I talk about how storytellers can use the OODA Loop for more interesting storytelling; I also talk about how characters often “get inside” each other’s OODA Loops. One of the scenes that I reference in the podcast is this one from the third Mission Impossible movie, in which Tom Cruise’s hero is interrogating Philip Seymor Hoffman’s villain. At first it seems that the hero holds all the cards, but by the end of the scene the villain is dominant, and that’s because he’s gotten inside the hero’s OODA Loop:

I don’t have the time to explain it all again here; just listen to my mellifluous tones on the podcast!

At the end of each episode of the podcast, Matt and I have this tradition of “giving away” ideas for TV shows and movies, and I had an idea about a limited TV series adaptation of C.S. Lewis’ The Screwtape Letters that I think is actually pretty workable. It’s worth listening to this one all the way to the end.

Our podcast is back in the saddle, baby! Indeed, we recorded this episode and another episode back-to-back that night. So there will be another episode going up in a few weeks. It never rains but it pours!

Lucy Momo’s Summer 2018 Movies

September 30, 2018

This summer my nine-year-old daughter Lucy, with the help of her little sister Ingrid and their neighborhood friends, made a lot of original videos. It was so much fun, and they all took to it like naturals! I taught Lucy how to use a camera and how to edit on iMovie, and then she was off and running on her own as though she’d been doing it all her life. These movies are seriously good. They all have a lot to be proud of!

For the first few videos, I helped Lucy with green screen effects and some editing tips. But after a while she was running the whole show herself: planning the stories, marshaling her friends, shooting and directing the videos, and then editing them. We decided to do them mostly as “silent” movies, and for background music we used the Kevin MacLeod’s royalty-free music available at Incompetech.com (which is also a great resource for those of you who are interested in making movies for the 90-Second Newbery Film Festival).

Here’s the first movie Lucy made, with friends and next-door neighbors Aedan and Ella. It’s called “The Box.” A mysterious note thrown through the window leads two bored friends out to seek treasure in the nearby park. But what they find is perhaps more than they bargained for!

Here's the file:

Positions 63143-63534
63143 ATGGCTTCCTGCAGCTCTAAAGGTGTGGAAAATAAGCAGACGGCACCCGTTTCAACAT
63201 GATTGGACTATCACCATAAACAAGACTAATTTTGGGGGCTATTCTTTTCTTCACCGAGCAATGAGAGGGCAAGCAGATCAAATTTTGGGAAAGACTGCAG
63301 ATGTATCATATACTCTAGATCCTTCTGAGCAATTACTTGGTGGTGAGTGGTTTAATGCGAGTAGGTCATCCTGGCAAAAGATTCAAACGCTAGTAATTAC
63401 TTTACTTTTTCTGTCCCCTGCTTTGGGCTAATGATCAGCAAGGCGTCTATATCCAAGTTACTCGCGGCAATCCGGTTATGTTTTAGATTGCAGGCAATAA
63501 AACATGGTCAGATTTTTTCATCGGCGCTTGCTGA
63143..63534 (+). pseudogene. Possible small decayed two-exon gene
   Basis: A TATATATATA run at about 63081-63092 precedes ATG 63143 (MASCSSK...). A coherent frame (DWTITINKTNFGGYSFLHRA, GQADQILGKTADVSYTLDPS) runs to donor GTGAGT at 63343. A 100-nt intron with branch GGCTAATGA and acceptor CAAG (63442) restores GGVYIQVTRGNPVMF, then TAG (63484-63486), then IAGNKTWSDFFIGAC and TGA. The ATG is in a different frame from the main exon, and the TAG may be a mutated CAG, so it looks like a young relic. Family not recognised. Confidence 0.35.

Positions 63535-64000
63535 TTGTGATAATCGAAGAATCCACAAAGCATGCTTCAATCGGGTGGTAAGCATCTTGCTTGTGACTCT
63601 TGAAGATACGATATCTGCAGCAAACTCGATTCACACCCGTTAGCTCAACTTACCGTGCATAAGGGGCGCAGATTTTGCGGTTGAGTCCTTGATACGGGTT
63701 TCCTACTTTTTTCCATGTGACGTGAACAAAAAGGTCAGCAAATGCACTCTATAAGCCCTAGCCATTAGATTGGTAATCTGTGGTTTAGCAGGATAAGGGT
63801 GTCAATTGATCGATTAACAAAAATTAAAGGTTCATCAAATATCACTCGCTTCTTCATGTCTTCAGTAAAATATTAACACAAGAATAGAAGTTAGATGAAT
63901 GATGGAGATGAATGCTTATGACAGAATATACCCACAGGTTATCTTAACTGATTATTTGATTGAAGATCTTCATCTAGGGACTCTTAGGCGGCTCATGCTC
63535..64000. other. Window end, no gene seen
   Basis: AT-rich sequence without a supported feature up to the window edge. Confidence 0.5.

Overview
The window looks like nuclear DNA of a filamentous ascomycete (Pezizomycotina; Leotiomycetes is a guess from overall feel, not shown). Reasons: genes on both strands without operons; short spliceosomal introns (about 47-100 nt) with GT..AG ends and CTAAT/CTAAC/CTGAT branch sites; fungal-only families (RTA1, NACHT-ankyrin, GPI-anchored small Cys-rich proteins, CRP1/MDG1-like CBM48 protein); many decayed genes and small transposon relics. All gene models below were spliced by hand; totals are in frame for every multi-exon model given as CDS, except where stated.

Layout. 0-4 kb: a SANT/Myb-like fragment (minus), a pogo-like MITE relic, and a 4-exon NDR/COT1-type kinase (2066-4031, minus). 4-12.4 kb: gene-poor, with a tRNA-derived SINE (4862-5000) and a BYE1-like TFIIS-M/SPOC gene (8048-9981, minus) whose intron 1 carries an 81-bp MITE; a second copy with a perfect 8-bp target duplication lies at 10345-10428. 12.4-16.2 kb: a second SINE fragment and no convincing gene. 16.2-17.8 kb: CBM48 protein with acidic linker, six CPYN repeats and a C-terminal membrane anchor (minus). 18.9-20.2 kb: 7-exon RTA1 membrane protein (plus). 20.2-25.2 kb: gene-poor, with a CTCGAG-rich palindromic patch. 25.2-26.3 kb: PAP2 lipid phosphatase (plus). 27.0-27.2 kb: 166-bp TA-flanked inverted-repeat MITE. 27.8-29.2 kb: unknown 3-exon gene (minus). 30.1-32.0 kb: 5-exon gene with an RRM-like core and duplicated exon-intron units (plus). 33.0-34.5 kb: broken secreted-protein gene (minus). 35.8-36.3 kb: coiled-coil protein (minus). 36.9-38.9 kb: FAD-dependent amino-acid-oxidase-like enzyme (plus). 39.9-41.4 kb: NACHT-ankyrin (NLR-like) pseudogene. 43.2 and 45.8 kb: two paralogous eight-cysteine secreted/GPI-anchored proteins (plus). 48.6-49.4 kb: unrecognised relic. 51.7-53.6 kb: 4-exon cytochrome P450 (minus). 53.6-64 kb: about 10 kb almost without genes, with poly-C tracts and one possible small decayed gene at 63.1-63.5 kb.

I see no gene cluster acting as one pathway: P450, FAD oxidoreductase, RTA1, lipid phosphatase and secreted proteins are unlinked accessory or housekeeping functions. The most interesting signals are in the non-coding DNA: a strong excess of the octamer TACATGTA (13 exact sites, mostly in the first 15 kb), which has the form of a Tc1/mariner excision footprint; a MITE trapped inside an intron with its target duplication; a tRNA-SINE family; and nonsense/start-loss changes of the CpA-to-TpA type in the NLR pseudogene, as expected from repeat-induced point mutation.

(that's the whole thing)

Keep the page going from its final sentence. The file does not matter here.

The acting is great in this one, especially Ella’s decisive manner and Aedan’s idiosyncratic expressions of worry and confusion—they do a lot of great silent-movie acting here! The random kids in the park were a nice touch as well. Lucy really shot this with style and edited it together very crisply. (I helped with the green-screen touch at the end, inside the box.)

Lucy’s next project featured her sister Ingrid, Aedan’s sister Rosie, and their friend Clara as a royal procession in “The Coins.” Lucy herself also makes a cameo as their opponent—I had to hold the camera for those scenes. What happens when a wandering princess, her tough-girl guard, and her ukulele-strumming bard happen upon a mysterious trail of magical coins?

That were a couple of great swordfights in there! I loved how Rosie the guard grew in her swordsmanship over the course of the story, how Clara the bard enthusiastically wielded her ukulele as a kind of weapon, and how Ingrid the princess’s dramatic expressions and actions drove the story! Lucy managed to make the music synch up with the action very well in the edit, and she did great double duty as the maniacal “Keeper of the Coins.” Epic!

Lucy’s next movie, “Spoiled Milk,” might have the most elaborate post-production work, although in a way it’s the simplest story. Aedan and Ella are thirsty for milk, but there’s none in the house. The easy, straightforward solution: walk to the corner store and buy some more milk. But it doesn’t turn out to easy or straightforward . . .